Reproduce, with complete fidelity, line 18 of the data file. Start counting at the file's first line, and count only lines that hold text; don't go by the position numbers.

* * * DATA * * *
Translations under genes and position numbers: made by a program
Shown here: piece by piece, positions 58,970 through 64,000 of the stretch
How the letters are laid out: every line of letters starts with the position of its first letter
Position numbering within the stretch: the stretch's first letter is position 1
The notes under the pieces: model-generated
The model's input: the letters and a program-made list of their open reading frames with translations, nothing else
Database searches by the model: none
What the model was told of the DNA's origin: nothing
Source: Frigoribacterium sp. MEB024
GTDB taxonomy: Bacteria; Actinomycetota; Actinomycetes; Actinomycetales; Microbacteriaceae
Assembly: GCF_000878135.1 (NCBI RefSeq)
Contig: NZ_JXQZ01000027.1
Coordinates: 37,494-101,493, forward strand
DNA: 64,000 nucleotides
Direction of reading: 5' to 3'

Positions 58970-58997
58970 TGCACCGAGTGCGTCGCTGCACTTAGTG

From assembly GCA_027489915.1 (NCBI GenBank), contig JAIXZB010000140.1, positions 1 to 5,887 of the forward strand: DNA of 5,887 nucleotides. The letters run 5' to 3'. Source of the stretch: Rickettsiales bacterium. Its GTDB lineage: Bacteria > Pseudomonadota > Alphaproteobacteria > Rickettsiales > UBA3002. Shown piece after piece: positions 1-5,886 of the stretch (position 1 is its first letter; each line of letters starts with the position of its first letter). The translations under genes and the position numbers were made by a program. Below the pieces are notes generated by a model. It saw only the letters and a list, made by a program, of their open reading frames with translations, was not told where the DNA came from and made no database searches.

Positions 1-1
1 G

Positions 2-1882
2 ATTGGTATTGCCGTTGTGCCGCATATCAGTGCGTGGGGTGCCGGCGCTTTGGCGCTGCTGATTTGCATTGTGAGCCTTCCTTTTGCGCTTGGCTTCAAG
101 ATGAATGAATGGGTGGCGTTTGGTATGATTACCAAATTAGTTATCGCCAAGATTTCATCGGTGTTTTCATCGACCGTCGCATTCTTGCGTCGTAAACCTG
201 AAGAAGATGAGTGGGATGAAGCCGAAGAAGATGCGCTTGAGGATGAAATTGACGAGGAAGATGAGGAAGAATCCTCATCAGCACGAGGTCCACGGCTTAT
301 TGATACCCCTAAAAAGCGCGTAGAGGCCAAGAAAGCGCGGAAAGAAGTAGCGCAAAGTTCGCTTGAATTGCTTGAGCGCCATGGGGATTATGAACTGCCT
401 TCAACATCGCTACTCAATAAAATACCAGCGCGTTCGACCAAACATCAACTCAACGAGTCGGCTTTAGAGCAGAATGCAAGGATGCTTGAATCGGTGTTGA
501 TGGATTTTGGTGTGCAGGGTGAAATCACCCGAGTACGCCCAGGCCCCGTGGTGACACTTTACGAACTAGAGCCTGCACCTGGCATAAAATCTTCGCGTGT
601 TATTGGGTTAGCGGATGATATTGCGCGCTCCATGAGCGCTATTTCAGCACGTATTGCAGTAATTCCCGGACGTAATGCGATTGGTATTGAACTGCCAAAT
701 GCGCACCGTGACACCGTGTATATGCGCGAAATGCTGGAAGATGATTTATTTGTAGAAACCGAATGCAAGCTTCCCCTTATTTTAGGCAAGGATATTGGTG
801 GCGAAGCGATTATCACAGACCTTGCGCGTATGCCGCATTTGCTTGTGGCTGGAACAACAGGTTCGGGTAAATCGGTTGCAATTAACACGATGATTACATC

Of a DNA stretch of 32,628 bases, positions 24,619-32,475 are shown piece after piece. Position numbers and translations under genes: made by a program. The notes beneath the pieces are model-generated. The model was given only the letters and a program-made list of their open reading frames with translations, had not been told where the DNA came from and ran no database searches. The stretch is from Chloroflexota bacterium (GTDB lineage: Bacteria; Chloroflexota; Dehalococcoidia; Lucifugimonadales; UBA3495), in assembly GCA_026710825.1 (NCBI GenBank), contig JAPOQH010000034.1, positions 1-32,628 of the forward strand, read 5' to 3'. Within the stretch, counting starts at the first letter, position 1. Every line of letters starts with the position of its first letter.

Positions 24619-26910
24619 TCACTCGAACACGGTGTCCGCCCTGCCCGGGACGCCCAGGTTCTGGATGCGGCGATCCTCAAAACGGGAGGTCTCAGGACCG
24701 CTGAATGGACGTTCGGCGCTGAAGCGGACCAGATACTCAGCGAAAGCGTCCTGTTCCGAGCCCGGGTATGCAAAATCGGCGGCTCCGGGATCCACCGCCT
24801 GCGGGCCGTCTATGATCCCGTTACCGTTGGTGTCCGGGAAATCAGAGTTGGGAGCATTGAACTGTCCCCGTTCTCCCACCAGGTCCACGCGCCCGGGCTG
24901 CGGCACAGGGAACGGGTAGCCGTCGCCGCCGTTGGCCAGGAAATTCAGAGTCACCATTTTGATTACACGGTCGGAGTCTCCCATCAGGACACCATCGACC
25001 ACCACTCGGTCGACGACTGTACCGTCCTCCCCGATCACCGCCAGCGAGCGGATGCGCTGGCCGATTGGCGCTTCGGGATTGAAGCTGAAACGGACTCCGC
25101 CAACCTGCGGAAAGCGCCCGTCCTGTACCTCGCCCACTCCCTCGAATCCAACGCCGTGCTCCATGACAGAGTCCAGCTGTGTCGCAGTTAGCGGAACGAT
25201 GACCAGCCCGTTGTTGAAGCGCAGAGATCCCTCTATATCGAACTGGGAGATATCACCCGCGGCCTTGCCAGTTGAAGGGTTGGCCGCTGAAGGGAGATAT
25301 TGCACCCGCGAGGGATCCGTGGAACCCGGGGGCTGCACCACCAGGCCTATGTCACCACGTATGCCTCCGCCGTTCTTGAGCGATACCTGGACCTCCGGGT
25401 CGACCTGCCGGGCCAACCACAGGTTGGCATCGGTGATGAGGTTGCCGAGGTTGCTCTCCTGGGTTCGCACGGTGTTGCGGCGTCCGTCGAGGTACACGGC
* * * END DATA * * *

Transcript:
From assembly GCA_027489915.1 (NCBI GenBank), contig JAIXZB010000140.1, positions 1 to 5,887 of the forward strand: DNA of 5,887 nucleotides. The letters run 5' to 3'. Source of the stretch: Rickettsiales bacterium. Its GTDB lineage: Bacteria > Pseudomonadota > Alphaproteobacteria > Rickettsiales > UBA3002. Shown piece after piece: positions 1-5,886 of the stretch (position 1 is its first letter; each line of letters starts with the position of its first letter). The translations under genes and the position numbers were made by a program. Below the pieces are notes generated by a model. It saw only the letters and a list, made by a program, of their open reading frames with translations, was not told where the DNA came from and made no database searches.